Comment: Moray takes off after RAF base closure

The RAF may have left its base at Kinloss, but RAF Lossiemouth remains operational, putting Moray in the running to be the site of the UK's first spaceport. Picture: Maurice MacDonald/PA
The RAF may have left its base at Kinloss, but RAF Lossiemouth remains operational, putting Moray in the running to be the site of the UK's first spaceport. Picture: Maurice MacDonald/PA
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STRONG, successful businesses are the foundation stones of any ambitious modern economy.

And what’s important for different regions within an economy to flourish is a high number of new business start-ups and a good survival rate among those businesses.

Here in Moray, where the closure of RAF Kinloss in 2012 after more than 70 years as a major employer in the area was a significant blow, these indices have been monitored very closely along with the population figures.

Moray Economic Partnership (MEP), which evolved from the task force established to try to save Kinloss and its sister base, RAF Lossiemouth, is charged with creating more high-quality jobs, increasing the population and raising average earnings.

A key element in this has been to diversify the Moray economy beyond its traditional three pillars of defence, whisky and food. And the success of the MEP, a public-private partnership comprising Moray Council, Highlands and Islands Enterprise, Moray Chamber of Commerce and many other organisations*, is underlined by the latest figures for new business start-ups.

In the first nine months of the current financial year, 92 start-ups were supported by the excellent Business Gateway team in Elgin, while in 2013-14 the figure was 132. In 2012-13 it was 123 and in 2011-12 it was 120.

Just as importantly, these are businesses that last for the most part. Some 84 per cent of businesses established in Moray 12 months ago continue to trade successfully, while 78 per cent of businesses set up three years ago are also still gaining customers.

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As a general rule, economic growth brings with it an expanding population, and Moray has the fastest growing population in Scotland, with the number of people living in the area increasing by more than five times the national average between mid-2012 and mid-2013 (and much more rapidly than neighbouring Aberdeen, Aberdeenshire and the Highlands).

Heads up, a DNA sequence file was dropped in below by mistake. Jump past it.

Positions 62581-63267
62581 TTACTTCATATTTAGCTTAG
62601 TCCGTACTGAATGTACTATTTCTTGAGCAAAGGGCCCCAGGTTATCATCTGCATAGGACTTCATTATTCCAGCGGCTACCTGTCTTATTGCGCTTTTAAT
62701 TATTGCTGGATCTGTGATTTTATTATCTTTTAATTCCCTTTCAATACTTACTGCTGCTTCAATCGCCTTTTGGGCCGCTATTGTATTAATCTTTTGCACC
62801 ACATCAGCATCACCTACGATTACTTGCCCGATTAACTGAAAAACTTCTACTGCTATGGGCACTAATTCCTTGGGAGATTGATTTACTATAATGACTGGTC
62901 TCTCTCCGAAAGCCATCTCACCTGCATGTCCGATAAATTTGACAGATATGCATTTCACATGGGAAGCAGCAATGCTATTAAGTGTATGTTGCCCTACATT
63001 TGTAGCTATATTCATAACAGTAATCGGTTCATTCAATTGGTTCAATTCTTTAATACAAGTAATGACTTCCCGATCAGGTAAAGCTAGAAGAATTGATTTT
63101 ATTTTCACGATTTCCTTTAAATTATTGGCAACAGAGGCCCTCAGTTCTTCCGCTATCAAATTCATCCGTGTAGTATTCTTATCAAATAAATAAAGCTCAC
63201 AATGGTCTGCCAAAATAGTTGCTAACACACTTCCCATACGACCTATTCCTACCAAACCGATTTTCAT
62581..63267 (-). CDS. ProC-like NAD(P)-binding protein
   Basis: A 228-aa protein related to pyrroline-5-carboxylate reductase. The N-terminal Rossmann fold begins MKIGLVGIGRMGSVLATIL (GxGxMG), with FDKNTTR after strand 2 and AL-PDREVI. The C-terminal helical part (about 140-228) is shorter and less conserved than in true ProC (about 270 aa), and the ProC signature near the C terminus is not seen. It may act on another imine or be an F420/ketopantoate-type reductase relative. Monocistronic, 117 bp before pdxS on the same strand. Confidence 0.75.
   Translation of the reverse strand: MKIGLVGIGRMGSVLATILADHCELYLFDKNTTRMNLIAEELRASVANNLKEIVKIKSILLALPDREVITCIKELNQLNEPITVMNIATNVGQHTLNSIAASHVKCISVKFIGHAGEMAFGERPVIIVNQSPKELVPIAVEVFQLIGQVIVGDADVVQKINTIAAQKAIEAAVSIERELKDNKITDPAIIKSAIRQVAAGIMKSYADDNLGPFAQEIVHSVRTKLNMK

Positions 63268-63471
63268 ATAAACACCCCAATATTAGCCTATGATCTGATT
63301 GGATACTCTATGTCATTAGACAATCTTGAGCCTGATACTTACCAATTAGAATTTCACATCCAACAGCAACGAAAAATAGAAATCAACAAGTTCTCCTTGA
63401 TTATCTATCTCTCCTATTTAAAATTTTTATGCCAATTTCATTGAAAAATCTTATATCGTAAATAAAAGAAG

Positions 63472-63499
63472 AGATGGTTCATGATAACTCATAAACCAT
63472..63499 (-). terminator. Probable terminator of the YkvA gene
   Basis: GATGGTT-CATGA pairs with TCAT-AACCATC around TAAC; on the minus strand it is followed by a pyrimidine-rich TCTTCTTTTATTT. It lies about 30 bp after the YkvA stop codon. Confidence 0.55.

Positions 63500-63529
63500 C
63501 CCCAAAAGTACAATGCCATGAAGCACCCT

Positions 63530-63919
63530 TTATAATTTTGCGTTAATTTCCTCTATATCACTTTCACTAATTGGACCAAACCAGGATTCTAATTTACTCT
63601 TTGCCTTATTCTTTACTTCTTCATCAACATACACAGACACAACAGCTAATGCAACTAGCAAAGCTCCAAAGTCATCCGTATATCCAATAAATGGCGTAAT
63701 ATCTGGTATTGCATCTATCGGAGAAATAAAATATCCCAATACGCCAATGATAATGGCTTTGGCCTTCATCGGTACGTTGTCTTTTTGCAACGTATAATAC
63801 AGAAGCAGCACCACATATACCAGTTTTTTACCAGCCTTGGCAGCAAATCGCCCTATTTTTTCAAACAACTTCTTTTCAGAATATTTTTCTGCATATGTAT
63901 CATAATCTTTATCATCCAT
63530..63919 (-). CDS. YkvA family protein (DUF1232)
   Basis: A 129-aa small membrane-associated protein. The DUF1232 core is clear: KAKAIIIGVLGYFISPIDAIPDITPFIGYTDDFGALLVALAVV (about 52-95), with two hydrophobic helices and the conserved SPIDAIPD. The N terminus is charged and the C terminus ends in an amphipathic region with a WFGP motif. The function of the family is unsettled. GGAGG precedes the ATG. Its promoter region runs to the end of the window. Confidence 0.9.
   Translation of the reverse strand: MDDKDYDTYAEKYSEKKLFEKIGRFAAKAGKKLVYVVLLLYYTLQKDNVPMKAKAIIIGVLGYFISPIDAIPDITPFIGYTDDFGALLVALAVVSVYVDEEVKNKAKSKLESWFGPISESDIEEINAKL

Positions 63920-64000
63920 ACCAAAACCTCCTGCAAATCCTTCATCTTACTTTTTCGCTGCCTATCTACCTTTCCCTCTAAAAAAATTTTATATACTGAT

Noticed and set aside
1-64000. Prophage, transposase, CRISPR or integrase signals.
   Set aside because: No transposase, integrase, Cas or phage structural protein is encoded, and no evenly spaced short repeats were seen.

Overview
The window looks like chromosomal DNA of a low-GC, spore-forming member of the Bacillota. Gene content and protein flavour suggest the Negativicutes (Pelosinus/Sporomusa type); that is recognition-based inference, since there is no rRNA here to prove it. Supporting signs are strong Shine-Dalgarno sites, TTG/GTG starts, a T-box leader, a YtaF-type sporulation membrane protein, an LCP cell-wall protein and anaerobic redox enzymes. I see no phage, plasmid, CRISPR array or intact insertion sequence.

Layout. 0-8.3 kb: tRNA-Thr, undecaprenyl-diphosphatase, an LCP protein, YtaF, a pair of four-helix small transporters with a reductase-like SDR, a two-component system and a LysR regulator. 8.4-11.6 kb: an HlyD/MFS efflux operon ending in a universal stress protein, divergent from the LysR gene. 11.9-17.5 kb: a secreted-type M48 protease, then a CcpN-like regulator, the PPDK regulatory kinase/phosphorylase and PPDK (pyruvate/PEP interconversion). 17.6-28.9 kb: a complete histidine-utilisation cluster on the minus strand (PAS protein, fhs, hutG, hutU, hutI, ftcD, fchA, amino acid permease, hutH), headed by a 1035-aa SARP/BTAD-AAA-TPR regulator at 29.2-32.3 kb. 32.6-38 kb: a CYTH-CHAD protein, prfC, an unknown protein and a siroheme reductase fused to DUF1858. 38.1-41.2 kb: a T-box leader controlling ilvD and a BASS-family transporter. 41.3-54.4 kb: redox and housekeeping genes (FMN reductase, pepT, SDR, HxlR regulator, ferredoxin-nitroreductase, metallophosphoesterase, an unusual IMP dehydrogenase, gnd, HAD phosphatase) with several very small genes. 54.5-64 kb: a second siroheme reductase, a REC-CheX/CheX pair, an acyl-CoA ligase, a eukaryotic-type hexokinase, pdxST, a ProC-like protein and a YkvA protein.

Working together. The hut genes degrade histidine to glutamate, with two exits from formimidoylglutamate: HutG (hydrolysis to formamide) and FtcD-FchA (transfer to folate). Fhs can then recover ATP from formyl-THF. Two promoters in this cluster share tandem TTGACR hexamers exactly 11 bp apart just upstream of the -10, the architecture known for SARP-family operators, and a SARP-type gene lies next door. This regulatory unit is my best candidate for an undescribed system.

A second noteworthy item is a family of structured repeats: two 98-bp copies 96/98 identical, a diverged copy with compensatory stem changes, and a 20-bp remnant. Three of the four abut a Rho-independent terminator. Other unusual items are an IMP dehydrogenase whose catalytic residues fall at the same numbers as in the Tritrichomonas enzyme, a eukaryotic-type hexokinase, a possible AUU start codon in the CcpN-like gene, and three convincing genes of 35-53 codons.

There are now almost 95,000 people living here, so we are well on course to our target population of 97,000 by 2023, and wages have also been growing in Moray.

In delivering such a positive economic climate in Moray despite the odds, support from the MEP and the Scottish Government has undoubtedly been vital. Yet the underlying condition of the economy and the appeal of the area have made a big difference.

Many of those who left the RAF when Kinloss closed down remained in the area and set up new businesses because the quality of life here is quite simply fantastic.

Moray is blessed with beautiful scenery, small and attractive towns and villages to live in, a good climate and pleasant people to have as neighbours.

The skills coming out of the RAF also attracted new businesses to the area, including the oil and gas company EFC Group and global IT company Atos, which have set up operations in the last two years and now employ over 100 staff between them.

Home to these companies is the Enterprise Park, Forres, which houses a range of technology-led companies at one of Scotland’s premier business locations.

I believe there is a powerful entrepreneurial spirit in the area, which helps to explain why there are so many well-known family businesses here – Baxters, William Grant & Sons, Gordon & MacPhail and Walkers spring to mind. These businesses have passed down through generations of the same family and continue to be successful today.

Such household names have their 21st century equivalents, such as the computer games creator Hunted Cow, formed by Andrew Mulholland and now located in the heart of Elgin because he comes from Moray, likes it and wants to live here. He could have set up his business anywhere in the world, but the fact that he moved home speaks volumes.

Moray is also in the running to be the site of the UK’s first spaceport, with Kinloss and Lossiemouth on the government’s shortlist. Given our location, weather, facilities and skilled workforce, Moray would be the logical choice.

Of course, complacency is dangerous when your number one priority is economic growth. As the financial crisis demonstrated, you never know what is round the corner.

The MEP will continue to work hard to build on these achievements to ensure that we succeed in meeting our aims by creating a resilient local economy.
• John Cowe is chairman of Moray Economic Partnership. *The full list of MEP members is: Moray Council, Highlands and Islands Enterprise (HIE), Moray College UHI, Skills Development Scotland (SDS), Moray Chamber of Commerce, Moray Strategic Business Forum, NHS Grampian, Highlands and Islands Transportation Partnership (Hitrans), Cairngorms National Park Authority (CNPA) and TSiMoray.